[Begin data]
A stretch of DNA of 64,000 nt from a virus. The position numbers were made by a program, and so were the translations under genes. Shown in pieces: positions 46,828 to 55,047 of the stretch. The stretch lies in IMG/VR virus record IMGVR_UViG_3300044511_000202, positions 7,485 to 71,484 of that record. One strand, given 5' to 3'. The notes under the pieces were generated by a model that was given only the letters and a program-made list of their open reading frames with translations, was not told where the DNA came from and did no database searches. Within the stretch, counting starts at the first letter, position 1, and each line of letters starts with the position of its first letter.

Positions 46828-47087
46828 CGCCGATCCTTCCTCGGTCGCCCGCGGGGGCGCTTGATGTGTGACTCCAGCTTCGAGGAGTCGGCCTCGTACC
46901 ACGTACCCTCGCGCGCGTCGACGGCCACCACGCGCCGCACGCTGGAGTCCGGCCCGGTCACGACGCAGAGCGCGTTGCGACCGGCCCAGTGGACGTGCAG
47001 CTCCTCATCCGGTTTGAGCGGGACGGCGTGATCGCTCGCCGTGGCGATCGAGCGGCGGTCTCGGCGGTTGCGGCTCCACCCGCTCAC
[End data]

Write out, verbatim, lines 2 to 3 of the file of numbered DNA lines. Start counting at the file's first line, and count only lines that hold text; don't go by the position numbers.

Positions 46828-47087
46828 CGCCGATCCTTCCTCGGTCGCCCGCGGGGGCGCTTGATGTGTGACTCCAGCTTCGAGGAGTCGGCCTCGTACC